I move to another example. Maria—not her real name—is a medical general practitioner. She is a doctor who has conscientious convictions about various issues, including family and bioethics. She was approached by a couple wanting to utilise IVF services. Maria explained that such medical procedures were not within her area. The couple requested a referral to see another doctor, which she declined. Consequently, the couple lodged an official complaint against her with the Medical Board alleging she had unfairly discriminated against them in her practice of medicine. The Medical Board ruled the complaint was without bias, and this is an important win for the freedom of conscience for doctors.

Neil Aitchison is a Christian pastor in Adelaide. He strives to assist the poor in his area. He also travels regularly to Myanmar and India to empower local people to build small businesses to reduce poverty. His Sanctuary Surfers business raises money to support these initiatives. The shop displays products with Bible quotes and Christian paraphernalia. In 2016 a journalist visited his shop and found, amongst the stock items, T-shirts bearing the words 'Love is choice'. An article followed in the local newspaper entitled 'Sanctuary Surf causes waves of offence'. The article alleged the shirt had an intended homophobic hate message. It also attacked Neil on other grounds. The allegations were not true. Consequently, after the publication of the article, the shop was vandalised several times, his front windows were smashed and he was inundated with prank telephone calls. When Neil went to speak to the local newspaper about the article, the police were called and, when they arrived, they promptly removed him for allegedly trespassing. He sought legal advice on this, and the alliance was able to help Neil in obtaining an appropriate settlement for defamation and his associated losses.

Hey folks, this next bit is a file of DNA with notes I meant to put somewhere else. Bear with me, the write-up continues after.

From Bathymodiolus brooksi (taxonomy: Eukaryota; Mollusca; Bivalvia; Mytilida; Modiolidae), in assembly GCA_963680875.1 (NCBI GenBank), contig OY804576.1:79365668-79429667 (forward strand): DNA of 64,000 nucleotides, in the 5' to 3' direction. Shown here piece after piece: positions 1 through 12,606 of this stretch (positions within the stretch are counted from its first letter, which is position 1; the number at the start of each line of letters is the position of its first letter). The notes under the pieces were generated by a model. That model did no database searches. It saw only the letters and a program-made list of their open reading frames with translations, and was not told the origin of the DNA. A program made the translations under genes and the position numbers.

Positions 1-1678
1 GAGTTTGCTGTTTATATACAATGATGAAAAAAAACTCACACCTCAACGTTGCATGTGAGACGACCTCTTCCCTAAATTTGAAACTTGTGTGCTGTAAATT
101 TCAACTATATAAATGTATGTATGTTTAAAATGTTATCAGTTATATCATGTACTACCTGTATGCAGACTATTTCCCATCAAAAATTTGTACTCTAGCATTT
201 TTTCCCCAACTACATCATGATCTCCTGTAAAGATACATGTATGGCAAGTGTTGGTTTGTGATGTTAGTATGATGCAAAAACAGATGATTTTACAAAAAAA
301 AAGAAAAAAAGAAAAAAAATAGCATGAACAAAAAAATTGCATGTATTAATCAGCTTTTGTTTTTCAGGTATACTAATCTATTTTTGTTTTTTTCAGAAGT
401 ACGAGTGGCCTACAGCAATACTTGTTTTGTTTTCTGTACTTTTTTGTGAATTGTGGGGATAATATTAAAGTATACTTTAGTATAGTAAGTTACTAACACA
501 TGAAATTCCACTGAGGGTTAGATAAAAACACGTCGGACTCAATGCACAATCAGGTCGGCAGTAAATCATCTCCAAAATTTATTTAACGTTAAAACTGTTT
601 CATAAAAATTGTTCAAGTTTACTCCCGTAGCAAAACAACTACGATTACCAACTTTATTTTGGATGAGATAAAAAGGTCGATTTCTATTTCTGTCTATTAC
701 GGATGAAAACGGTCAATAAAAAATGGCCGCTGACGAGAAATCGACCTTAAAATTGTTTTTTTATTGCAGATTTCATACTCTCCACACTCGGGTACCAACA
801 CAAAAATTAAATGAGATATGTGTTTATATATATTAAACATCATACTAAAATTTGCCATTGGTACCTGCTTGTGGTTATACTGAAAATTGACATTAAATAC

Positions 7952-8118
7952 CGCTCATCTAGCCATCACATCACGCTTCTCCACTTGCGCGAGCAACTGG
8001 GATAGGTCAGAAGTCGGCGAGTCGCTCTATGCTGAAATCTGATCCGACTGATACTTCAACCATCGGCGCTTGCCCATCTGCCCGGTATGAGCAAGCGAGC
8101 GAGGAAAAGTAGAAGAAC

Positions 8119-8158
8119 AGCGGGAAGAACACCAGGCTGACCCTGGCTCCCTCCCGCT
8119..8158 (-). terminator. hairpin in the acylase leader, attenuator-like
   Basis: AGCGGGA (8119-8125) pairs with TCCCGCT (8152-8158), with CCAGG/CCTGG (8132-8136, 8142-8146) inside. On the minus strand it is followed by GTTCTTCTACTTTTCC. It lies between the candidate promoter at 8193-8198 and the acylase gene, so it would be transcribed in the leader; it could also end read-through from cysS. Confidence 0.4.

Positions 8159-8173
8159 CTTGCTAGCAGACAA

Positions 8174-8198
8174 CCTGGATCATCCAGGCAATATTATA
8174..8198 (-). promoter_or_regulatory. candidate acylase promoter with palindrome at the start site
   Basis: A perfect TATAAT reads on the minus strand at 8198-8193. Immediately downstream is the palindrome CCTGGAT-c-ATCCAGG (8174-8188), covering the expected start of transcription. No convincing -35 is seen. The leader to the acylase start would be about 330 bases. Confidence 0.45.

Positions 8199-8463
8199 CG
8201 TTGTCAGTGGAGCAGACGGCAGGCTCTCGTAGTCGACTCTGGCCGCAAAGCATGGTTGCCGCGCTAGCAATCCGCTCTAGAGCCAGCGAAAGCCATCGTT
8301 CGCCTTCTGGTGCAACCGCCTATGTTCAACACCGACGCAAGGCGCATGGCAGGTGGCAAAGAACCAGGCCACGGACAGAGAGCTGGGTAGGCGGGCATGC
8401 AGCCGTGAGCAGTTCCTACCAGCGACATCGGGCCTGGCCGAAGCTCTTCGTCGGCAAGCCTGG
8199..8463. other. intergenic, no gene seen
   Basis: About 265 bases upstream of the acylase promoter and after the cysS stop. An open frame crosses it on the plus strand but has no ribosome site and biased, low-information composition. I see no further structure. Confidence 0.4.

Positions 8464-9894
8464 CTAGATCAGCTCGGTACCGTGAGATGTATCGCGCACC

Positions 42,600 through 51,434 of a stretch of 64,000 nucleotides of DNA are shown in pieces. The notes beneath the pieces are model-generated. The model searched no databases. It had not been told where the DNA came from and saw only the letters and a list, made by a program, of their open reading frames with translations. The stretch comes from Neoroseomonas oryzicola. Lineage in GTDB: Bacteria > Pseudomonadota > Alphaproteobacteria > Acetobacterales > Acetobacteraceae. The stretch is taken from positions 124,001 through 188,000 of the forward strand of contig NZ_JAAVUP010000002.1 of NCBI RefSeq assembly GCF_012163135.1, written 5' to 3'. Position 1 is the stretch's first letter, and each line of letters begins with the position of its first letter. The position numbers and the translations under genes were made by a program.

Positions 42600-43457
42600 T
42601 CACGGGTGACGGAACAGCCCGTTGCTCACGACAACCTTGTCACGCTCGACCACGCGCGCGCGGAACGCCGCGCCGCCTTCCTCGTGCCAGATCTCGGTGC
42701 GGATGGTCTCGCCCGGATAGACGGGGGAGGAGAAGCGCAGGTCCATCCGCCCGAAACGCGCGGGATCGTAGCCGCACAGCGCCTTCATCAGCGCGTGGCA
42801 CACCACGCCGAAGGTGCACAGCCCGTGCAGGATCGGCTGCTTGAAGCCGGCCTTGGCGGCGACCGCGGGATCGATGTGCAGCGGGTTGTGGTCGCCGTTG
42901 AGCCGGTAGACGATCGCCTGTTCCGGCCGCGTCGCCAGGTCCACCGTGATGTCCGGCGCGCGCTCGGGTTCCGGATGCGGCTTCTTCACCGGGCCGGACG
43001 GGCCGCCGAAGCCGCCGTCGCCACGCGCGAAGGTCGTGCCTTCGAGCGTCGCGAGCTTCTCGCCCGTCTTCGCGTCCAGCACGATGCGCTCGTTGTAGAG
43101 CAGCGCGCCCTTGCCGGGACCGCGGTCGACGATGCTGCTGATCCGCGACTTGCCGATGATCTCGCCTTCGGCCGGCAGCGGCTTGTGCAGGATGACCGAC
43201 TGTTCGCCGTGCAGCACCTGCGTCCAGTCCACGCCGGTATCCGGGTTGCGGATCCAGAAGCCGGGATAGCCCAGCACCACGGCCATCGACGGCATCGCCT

All these examples demonstrate the same characteristic—the victims innocently exercising their rights to freedom of speech, of conscience, of thought and of religion. They did not resort to forms of intimidation, harassment, persecution or violence. Unfortunately, they were targets of the very same behaviour, and had to resort to legal avenues to reassert their rights as Australian citizens. One would think that this should not be happening in Australia, but it is, and future cases like this are not going to disappear with the enactment of a minimalist religious antidiscrimination act. These cases can only be averted with the enactment of a full suite of provisions for religious protection, such as a religious freedom act.

I reiterate my plea to those quiet Australians of family and faith to write to their local MP. I refer again to what is happening in New South Wales at the moment. What is especially galling, as has been outlined in an exclusive article in today's Daily Telegraph, is the fact that the MP pushing that bill actually communicated this to the government and the Premier, but, as I have been told by various people, there has not been adequate time for consultation. So, as Mr Tudehope has urged people—and I support his plea—please contact your local MP. Make sure you 'give them an earful', because, as he says in his piece today:

… legislators from across the political divide tried to ride roughshod over parliamentary procedure and pass abortion laws that barely anyone in the state has even heard of.

As he states, if you and people of faith and family do not communicate these issues and your concerns to your MP, you too will be ridden over roughshod in future months, as this bill comes before the parliament.

I conclude by thanking the many, many people who have written to me, who are giving me support, but, more importantly, who are writing to their MPs urging them to act.

Senate adjourned at 18:59